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Washington Examiner: Trump Budget Cuts May Be Tough Sell In Congress

January 28, 2017
News Stories
Washington Examiner - Susan Ferrechio
In just a few weeks, President Trump is expected to send Congress a federal budget that many expect will propose significant cuts to non-military spending.
It will likely be the kind of proposal the GOP majorities in both the House and Senate have long embraced in theory but have had a harder time accepting in practice because it would require ending programs some of them support.
"There are always big spending Republicans," Rep. Darryl Issa, R-Calif., told the Washington Examiner. "It's not new."
The Trump budget will be influenced by a plan authored last year by the conservative Heritage Foundation, which proposes a 1.7 percent reduction in spending.
While it doesn't sound like a big cut, the nonpartisan Congressional Budget Office is otherwise projecting nearly 5 percent annual growth in federal spending.
According to reports, Trump's proposal would cut federal spending by $10.5 trillion over a decade.
Heritage recommends dozens of cuts to each federal agency, such as an end to federal subsidies for retiree health benefits for new hires, and eliminating five programs from the Department of Commerce, including the Minority Business Development Agency.
It also calls for stopping all federal grants to airports and eliminating "wasteful subsidies" to the Essential Air Service program that serves rural areas.
House Transportation Chairman Bill Shuster, R-Pa., bristled at the idea of cutting federal airport money.
"I think there will be some pushback," Shuster told the Washington Examiner. "Those are areas, if they don't have essential air service, they'll be cut off, especially in the West and Midwest. There are a lot of Republicans from those areas."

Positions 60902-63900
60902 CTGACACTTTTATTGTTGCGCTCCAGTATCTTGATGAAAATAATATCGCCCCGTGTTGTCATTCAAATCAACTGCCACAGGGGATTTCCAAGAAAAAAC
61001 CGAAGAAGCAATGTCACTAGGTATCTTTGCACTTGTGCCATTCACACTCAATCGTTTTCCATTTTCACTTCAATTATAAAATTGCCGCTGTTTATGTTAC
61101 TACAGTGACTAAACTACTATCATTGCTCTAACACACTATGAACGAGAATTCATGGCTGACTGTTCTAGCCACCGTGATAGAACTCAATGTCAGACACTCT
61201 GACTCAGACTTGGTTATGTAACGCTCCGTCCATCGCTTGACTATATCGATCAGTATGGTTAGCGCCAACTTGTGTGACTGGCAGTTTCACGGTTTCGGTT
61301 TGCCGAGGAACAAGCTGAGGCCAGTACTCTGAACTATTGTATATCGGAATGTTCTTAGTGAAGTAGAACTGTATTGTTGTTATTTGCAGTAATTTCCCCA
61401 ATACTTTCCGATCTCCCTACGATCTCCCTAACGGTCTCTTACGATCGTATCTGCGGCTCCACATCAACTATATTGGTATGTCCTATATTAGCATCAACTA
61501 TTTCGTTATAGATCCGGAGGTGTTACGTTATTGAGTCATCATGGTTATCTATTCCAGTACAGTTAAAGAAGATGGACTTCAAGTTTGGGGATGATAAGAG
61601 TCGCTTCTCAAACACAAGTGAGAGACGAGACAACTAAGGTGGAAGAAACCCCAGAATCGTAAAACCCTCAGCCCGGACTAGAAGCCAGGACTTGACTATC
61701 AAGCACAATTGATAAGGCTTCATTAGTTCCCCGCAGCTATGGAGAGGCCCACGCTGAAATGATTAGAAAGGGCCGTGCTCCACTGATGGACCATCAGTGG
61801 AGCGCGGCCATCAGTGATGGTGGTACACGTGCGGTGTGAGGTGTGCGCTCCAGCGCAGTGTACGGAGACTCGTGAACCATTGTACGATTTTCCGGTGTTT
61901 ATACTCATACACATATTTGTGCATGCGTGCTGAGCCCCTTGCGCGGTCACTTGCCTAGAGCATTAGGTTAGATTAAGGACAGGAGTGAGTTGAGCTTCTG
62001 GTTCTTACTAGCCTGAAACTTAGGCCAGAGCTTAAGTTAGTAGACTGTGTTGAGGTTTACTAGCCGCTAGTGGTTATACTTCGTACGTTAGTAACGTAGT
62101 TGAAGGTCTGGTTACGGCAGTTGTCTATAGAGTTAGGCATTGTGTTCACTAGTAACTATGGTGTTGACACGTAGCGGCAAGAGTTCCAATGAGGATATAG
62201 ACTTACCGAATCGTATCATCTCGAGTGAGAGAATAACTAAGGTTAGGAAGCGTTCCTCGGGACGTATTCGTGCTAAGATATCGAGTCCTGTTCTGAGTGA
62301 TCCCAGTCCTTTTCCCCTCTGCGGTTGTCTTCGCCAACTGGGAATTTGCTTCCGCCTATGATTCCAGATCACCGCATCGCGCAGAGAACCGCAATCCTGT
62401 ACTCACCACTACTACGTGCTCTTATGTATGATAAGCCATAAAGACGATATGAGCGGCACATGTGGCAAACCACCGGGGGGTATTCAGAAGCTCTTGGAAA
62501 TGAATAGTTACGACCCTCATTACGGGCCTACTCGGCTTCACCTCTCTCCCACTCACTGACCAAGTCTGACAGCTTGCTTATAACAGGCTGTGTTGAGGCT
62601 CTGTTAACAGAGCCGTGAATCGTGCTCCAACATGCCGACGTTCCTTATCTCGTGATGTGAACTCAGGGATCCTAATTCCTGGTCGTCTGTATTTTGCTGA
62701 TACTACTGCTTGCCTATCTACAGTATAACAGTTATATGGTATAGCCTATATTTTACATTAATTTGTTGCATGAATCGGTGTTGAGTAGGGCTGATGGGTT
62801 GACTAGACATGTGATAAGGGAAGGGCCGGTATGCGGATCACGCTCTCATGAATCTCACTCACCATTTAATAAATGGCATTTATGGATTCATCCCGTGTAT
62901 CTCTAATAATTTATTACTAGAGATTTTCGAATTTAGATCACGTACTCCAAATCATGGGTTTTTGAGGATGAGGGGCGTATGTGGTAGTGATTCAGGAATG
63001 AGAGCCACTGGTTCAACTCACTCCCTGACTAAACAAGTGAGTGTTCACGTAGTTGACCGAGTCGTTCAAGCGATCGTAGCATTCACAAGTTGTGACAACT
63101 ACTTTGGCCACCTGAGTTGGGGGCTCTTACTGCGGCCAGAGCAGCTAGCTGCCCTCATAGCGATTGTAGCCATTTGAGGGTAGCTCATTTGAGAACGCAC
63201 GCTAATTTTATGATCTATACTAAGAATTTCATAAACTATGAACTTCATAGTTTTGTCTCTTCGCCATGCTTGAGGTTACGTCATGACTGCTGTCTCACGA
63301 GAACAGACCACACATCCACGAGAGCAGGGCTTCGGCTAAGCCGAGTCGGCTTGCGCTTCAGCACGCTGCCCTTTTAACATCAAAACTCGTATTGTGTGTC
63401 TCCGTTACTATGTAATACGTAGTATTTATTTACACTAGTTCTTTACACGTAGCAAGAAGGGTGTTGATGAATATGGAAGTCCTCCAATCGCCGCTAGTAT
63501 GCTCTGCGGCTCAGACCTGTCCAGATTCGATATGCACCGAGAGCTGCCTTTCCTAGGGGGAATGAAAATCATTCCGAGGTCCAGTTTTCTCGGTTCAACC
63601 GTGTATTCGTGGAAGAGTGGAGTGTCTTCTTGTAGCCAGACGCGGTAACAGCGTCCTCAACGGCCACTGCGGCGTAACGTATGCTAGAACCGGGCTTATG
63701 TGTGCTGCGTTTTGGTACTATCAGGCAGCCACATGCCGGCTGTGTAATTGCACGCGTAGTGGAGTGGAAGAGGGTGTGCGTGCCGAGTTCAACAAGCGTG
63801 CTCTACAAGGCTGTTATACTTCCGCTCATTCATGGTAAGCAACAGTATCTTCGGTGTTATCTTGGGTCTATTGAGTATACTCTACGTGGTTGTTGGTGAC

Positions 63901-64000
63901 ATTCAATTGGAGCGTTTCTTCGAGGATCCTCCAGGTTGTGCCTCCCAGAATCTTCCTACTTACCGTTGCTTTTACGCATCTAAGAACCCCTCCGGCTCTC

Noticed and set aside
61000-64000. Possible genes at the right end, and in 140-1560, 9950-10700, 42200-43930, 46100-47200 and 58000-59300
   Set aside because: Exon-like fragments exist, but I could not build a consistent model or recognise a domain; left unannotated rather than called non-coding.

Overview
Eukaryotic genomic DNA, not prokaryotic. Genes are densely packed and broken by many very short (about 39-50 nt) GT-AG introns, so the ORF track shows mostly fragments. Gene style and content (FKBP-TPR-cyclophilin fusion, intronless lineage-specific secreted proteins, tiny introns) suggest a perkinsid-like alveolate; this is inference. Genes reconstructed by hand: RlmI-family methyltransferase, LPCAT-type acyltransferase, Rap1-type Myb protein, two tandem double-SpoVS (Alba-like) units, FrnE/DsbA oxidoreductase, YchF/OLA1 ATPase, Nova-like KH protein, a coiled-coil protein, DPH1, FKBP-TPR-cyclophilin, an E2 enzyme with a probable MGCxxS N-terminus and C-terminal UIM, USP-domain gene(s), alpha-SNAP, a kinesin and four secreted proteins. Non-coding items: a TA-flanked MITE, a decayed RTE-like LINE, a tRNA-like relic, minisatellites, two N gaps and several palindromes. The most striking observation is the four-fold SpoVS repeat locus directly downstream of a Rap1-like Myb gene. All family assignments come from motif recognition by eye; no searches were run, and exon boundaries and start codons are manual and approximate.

Shuster acknowledged "there are a lot of things around here that can be cut," but said Trump should look to other agencies, such as Commerce, or Housing and Urban Development.
Rep. Tom Cole, R-Okla., is a senior member of the House Appropriations Committee and knows how hard it is to cut federal programs.
Cole said Republicans, along with President Obama, spent the past five years cutting spending thanks to the federal budget caps passed in 2011. Cole said the federal budget has saved a $1 trillion in spending.
"It's going to be more difficult on the discretionary side than the administration expects because we've been working on cutting those programs for five years," Cole told the Washington Examiner. "This is not a new idea."
Cole and other Republicans who were asked about looming federal budget cuts said the Trump administration is wasting time on discretionary reductions. Instead, they argued, he should focus on reforming entitlements, which are the major drivers of federal spending growth.
Trump, however, has repeatedly pledged he will not change Social Security or Medicare.
"In the long run if you want to balance the federal budget you've got to deal with entitlement reform," Cole said. "There is no way around it."
Trump, Cole said, "Doesn't have to talk about it yet, but the numbers will force everybody there sooner or later."
In the meantime, Republicans will have to grapple with a GOP president who proposes slashing potentially popular federal programs.
Many of the cuts were included in a budget authored by the conservative Republican Study Committee, a faction that includes most House Republicans. The RSC budget has won past House GOP approval in a floor vote, but this time around, the cuts would be real because a Republican president would sign them into law.
"It's time to put up or shut up," Rep. John Shimkus, R-Ill., said. "People have spoken about this for many, many years. Now we'll see."